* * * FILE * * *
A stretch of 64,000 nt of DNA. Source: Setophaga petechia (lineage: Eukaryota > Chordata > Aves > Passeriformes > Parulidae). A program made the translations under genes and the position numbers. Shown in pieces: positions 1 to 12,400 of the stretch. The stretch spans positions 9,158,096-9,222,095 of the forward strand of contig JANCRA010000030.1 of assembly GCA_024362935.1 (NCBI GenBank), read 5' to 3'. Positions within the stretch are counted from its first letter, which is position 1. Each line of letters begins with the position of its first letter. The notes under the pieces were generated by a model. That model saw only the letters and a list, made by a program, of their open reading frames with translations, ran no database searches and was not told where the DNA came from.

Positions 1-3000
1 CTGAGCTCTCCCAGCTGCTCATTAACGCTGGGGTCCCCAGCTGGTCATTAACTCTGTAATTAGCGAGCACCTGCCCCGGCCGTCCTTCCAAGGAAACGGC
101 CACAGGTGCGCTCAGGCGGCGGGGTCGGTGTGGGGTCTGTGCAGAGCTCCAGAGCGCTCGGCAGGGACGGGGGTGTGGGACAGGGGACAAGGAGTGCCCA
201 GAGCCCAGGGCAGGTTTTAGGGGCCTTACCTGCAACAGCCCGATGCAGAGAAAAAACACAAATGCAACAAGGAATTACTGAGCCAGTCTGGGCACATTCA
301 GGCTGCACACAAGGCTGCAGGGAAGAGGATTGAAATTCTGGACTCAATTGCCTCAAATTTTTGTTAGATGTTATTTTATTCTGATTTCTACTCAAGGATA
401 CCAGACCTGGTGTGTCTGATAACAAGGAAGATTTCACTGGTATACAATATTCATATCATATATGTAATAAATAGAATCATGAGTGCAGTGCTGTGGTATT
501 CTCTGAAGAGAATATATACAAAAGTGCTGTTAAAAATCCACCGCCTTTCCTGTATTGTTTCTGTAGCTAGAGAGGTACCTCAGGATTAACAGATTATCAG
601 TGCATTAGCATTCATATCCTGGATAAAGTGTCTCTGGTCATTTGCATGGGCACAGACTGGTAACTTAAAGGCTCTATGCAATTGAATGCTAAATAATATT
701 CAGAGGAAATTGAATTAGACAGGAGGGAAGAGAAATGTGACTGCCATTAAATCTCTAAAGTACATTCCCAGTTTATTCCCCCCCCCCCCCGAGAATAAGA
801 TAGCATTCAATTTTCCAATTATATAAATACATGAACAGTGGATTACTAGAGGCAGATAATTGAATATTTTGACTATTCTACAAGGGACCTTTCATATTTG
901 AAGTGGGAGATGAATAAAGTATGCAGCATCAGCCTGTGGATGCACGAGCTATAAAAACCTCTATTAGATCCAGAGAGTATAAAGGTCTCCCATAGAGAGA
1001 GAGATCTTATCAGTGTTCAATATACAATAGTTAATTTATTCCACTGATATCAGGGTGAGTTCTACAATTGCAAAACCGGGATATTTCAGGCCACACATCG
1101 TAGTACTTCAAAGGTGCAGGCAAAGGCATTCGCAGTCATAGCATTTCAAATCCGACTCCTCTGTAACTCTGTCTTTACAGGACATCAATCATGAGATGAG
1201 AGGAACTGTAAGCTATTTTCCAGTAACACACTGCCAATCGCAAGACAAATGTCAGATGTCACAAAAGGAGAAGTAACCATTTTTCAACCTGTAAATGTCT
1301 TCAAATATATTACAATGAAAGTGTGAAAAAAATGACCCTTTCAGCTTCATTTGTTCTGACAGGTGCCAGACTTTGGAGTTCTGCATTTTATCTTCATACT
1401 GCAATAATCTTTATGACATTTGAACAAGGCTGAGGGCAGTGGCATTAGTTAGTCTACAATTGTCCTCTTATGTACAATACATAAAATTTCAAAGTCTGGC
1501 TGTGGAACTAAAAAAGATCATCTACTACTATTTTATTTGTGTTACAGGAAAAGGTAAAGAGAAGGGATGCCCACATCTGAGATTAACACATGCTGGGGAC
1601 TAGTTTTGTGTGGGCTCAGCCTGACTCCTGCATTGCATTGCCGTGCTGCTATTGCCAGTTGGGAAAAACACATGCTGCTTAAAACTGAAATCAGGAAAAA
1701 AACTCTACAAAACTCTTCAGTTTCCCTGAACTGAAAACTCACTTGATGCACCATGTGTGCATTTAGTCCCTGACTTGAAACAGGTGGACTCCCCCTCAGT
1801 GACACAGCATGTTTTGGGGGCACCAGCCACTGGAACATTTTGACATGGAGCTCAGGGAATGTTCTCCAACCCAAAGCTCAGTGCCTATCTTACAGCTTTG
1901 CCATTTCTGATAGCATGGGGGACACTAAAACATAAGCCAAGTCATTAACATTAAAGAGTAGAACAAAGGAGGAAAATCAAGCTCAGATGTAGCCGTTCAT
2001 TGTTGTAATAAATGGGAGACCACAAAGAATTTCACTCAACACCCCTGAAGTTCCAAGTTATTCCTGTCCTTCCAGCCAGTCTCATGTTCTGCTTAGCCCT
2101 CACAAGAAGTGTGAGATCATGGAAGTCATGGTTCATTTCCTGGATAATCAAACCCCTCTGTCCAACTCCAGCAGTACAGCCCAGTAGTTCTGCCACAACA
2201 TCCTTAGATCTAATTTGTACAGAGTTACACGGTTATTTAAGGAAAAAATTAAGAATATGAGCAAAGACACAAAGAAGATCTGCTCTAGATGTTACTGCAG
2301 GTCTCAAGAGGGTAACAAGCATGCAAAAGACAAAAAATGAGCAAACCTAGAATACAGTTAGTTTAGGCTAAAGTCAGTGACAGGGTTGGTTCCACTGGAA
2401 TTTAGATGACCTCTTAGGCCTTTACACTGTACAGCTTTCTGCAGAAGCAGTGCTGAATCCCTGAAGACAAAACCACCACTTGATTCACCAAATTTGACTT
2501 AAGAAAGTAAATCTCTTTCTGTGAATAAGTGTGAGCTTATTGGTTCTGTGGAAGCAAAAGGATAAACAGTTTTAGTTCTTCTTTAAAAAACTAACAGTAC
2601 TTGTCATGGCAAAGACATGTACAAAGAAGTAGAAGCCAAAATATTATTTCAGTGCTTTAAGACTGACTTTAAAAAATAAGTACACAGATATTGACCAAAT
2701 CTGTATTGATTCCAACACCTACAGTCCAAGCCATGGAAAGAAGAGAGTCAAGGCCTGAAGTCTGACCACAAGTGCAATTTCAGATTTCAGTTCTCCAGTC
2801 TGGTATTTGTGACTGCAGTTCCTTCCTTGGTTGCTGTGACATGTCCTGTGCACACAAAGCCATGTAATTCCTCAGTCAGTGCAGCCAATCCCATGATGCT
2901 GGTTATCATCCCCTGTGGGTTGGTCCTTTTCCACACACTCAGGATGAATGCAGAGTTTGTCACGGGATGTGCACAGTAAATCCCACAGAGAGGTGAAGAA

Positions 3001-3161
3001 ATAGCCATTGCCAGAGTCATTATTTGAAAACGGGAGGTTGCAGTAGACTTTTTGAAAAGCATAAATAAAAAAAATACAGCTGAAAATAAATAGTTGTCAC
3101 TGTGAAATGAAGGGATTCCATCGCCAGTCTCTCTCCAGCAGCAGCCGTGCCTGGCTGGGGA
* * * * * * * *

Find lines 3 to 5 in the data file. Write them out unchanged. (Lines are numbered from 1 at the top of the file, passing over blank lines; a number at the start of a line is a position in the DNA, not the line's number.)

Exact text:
1 CTGAGCTCTCCCAGCTGCTCATTAACGCTGGGGTCCCCAGCTGGTCATTAACTCTGTAATTAGCGAGCACCTGCCCCGGCCGTCCTTCCAAGGAAACGGC
101 CACAGGTGCGCTCAGGCGGCGGGGTCGGTGTGGGGTCTGTGCAGAGCTCCAGAGCGCTCGGCAGGGACGGGGGTGTGGGACAGGGGACAAGGAGTGCCCA
201 GAGCCCAGGGCAGGTTTTAGGGGCCTTACCTGCAACAGCCCGATGCAGAGAAAAAACACAAATGCAACAAGGAATTACTGAGCCAGTCTGGGCACATTCA